There's plenty of interest in virtualization as an important foundation of cloud computing, but for an insurance wholesaler supporting properties in the world's premier hurricane zone, it is essential to the continuity of the business.

In a recent BriefingsDirect podcast, Dana Gardner spoke with Tim Moudry, associate director of IT, and William Chambers, IT operations manager at Myron Steves, a Houston-based insurance wholesaler supporting 3,000 independent insurance agencies in the Gulf Coast region.

As Moudry explained, the company's journey to virtualization began with Hurricane Ike—which ripped through the Gulf Coast in 2008. “When Hurricane Ike came, we were using another DR support company, and they gave us facilities to recover our data,” he says. “They were also doing our backups. We went to that site to recover systems, and we had a hard time recovering anything. We were testing it, and it was really cumbersome. We tried to get servers up and running. We stayed there to recover one whole day and never got even a data center recovered.”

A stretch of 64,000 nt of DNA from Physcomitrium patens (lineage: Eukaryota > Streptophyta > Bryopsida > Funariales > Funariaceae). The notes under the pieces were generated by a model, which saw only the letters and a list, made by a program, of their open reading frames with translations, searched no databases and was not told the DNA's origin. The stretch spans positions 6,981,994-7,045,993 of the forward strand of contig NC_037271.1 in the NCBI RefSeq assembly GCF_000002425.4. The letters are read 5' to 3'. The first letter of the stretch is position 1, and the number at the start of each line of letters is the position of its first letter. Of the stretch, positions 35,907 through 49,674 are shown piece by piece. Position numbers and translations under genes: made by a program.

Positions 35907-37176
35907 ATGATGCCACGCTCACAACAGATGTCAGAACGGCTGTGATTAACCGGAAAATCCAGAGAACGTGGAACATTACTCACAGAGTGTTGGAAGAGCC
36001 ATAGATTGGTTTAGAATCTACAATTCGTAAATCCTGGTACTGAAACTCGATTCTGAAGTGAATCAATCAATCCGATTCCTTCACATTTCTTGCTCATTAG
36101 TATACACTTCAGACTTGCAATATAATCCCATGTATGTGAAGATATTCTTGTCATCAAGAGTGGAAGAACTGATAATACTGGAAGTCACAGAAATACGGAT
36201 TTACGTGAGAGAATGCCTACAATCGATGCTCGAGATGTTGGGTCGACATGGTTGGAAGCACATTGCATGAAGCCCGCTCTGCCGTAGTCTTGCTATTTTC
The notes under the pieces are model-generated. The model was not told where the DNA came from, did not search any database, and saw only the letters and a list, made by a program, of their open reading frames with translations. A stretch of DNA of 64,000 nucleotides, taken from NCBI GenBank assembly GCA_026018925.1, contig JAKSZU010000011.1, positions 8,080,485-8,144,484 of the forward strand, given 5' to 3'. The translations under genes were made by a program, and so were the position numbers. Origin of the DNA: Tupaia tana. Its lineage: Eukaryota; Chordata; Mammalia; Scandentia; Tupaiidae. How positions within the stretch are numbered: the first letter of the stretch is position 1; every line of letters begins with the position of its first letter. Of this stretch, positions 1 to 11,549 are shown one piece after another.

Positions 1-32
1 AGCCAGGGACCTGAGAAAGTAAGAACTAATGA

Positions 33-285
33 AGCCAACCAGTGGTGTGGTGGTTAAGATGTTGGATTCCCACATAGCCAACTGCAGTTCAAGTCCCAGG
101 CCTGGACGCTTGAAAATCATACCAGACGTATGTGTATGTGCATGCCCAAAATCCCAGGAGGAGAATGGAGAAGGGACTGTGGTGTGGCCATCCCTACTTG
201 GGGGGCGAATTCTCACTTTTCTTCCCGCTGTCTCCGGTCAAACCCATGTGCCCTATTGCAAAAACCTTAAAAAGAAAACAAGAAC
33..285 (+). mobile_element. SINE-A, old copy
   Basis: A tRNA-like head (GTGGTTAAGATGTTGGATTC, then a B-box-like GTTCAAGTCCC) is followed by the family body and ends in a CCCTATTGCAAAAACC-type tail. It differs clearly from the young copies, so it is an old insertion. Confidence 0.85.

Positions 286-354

Moudry and Chambers recognized that to survive a similar event—in which clients will be expecting service almost immediately thereafter—there had to be a better way. The Myron Steves team decided their systems needed to be 100 percent virtualized, so they could run anywhere, anytime, at any facility.

The company employed virtualization software from VMware. Not only are they able to free their systems from a physical location, but also consolidate their server farms. “We are not buying equipment like we used to,” said Moudry. “We had 70 servers and four racks. It compressed down to one rack.” Server maintenance costs are now about 10 percent of what they were before virtualization, Chambers added.

It's also easy to create new servers, Chambers continued. “Making new servers is nothing. I copy a template and rename it. The deployment of new servers takes 20 minutes.”

Joe McKendrick is an author, consultant, blogger and frequent INN contributor specializing in information technology.

Readers are encouraged to respond to Joe using the “Add Your Comments” box below. He can also be reached at joe@mckendrickresearch.com.

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